Tag Archives: Hinduism

The Venus Flytrap: Forgotten Wives

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The sudden thunderstorm that had broken over Srikalahasti the previous afternoon didn’t come back with us. Driving down a highway still bemirrored with mirages, I contemplated it with pleasure: a storm with neither aftermath nor announcement, one too stubborn to be tamed or tempted home. Nothing in the landscape showed how it had come and gone. The heatwave slipped me into a nap, waking to the sound of directions being asked for. At a point just before where the Arani river flows from Andhra Pradesh into Tamil Nadu – but how would you know except if you looked on a map, proving again how borders are arbitrary? – the village of Surutapalli stakes its place. An intoxicated Shiva had fallen asleep here, having tasted some of the halahala arrested in his throat. People come to see him in slumber, but stranger still to me was the alcove in which Dakshinamurthy sat. South-facing and tree-canopied here as elsewhere, except with one unusual element: on his left thigh, his wife.

I asked the priest for her name, and it was Gowri. Supplicants approach the couple from the west, and both their faces tilt toward the same. She without complete mythology, known only as consort. How marvellous sometimes to learn, how much more marvellous at other times to imagine.

As I dive deeper into a book I’m writing about mermaids (specifically, about the lost and little-known) I find that I have unexpected company from another book finished long ago, which had its origins in the Ramayana. Hanuman, that god who has a bit of the trickster in him, which somehow makes his loyalty even deeper. He is usually understood as celibate, but in South East Asian renditions of the epic, his partner is Suvannamaccha, whose name means “golden fish”. Each morning as they attempted to build the bridge to Lanka, the vanara army found their work had been destroyed, the rocks returned to the sea. One night, they discovered the mermaids dismantling it. Their leader was the lovely Suvannamaccha, whose father was Ravana. She and Hanuman must part almost as quickly as they fell in love, but their child is yet another hybrid: fish-tailed, simian-faced.

Then there are Ganesha’s three wives: Riddhi, Siddhi and Buddhi. Here, we like to think of him as the child, Pillaiyar. But even when depicted as a spouse in North India, he’s shown with only two of his own. But which two?

The worlds of both gods and men are full of forgotten wives.

As I put the finishing touches to this column, the almost-full moon is mottled by clouds. There is the odd coruscation of lightning. Rain is coming after all, but in its own time – who knows if it heeded my invitation or only its own whims? And I remember another forgotten consort: the Rig-Vedic agricultural goddess Sita’s husband Parjanya, lord of rain. Before Rama, there was rain. I think of an adorable stone tablet in that temple in Surutapalli, of the footprints of the exiled queen Sita’s children, water collecting mysteriously in the indentations of baby toes.

May all that needs quenching in us – our thirsts, our desires, our curiosities – be quenched.

An edited version appeared in The New Indian Express on May 11th 2017. “The Venus Flytrap” appears on Thursdays in Chennai’s City Express supplement.

The Venus Flytrap: “Girl Power” Meets The Goddess

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A few months ago, at a foreign event promoting a book of writing by Indian women, an audience member posed a question about what they saw as the paradox of the mistreatment of women vs. how “everyone in India worships goddesses”. The question perturbed me, most immediately of all because each of us onstage was of a different faith background (the inquirer’s assumption only addressed mine). So I said as much – that the misconception that all Indians are Hindus is dangerous to begin with.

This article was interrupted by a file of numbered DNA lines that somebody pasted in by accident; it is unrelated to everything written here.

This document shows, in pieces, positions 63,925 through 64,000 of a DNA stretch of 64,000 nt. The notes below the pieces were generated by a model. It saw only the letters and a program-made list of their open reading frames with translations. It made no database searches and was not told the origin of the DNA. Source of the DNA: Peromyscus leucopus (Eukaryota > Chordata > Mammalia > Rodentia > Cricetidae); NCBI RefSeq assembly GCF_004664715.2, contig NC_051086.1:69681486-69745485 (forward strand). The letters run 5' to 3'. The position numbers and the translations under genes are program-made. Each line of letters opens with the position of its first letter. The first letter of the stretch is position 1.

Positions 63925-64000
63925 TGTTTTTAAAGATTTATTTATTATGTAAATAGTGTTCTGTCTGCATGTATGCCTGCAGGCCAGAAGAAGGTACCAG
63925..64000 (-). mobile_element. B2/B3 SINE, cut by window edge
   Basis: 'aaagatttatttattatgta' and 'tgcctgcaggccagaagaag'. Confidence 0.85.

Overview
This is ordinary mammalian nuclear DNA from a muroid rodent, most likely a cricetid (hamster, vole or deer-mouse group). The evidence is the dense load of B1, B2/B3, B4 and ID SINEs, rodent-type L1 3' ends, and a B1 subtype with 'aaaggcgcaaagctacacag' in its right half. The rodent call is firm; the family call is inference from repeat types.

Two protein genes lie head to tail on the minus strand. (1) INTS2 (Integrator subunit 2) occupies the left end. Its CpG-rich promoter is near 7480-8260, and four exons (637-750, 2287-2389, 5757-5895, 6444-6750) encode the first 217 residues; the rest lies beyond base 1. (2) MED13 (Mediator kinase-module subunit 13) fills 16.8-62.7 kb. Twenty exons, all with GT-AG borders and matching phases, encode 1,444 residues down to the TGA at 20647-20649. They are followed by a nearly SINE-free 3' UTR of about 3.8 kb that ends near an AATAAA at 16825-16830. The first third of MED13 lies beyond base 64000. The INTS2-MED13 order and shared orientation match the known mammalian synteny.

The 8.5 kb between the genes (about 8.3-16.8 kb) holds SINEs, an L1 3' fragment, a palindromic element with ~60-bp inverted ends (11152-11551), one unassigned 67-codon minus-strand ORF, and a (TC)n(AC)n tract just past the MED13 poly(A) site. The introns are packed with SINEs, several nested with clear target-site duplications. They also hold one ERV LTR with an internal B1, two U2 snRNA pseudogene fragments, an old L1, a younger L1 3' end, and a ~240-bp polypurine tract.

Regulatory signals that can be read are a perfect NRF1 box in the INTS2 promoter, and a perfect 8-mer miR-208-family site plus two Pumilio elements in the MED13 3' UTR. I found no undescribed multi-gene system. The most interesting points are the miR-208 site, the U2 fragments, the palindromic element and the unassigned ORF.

But the question was also disturbing because its reductiveness was familiar: we hear those statements in India too. Navaratri is an interesting time to ponder this. On the one hand we witness faith as lived expression, and on the other hand, for example, there’s the way brands “modernise” goddesses on social media. (Well, considering it’s Navaratri, perhaps there should be a few more arms and hands in this, but let’s get to those later.) Many attempts to contemporise fail to capture something vital: that the power of the Goddess is ancient, not modern. She exists, as all who actually know her know, beyond linear time.

So what does some cute graphic putting her in a pantsuit and a smart caption about how badass she is really do? Does it blur the distance between pedestal and mortal circumstance, or reinforce it using superficial symbols? There’s subversive and then there’s simplistic. The girl power-meets-goddess figure rhetoric is just as empty as any other get-clicks-quick scheme.

All major religions today need feminist reform movements. Hinduism’s faces a trick door: unlike other major religions, it already has principal feminine icons. The challenge then is not to excavate the buried feminine, as it is in Christianity for example, but to raise questions about the patriarchal co-opting of the same.

“We worship goddesses and beat our wives” is the most tired, most falsely equivalent condemnation there is, and ties in far too closely with another problematic proclamation: “Don’t treat her badly because she embodies the goddess”. Does she? What if she doesn’t want to? What if she’s neither interested in being your sister nor your idol? And if the average abuser doesn’t connect the abstract feminine with the actual woman, is it fair to expect that his philosophy be so literal? Have we actually considered what his philosophy may teach, instead of merely aggrandising its symbols?

It’s not goddess imagery that needs revamping, but our relationship with religion. For many people, the more their ethical compass develops, the more they will veer away from religion altogether. For those who find themselves still drawn to spirituality, a more deeply interconnected matrix is needed: one that brings together creativity, sexuality, the intellect, politics, ritual practice and the intangible.

This means interrogating what the highly subjective endeavour of “worship” means, studying scriptures, reinventing liturgies (like wedding chants, for example), challenging taboos and more. And for Indian feminists of most faith persuasions, the effort collapses completely if the end of caste is not also a leading principle. It has to be holistic. All in all, feminist spirituality is pretty demanding – but believers already know that the love of God always is.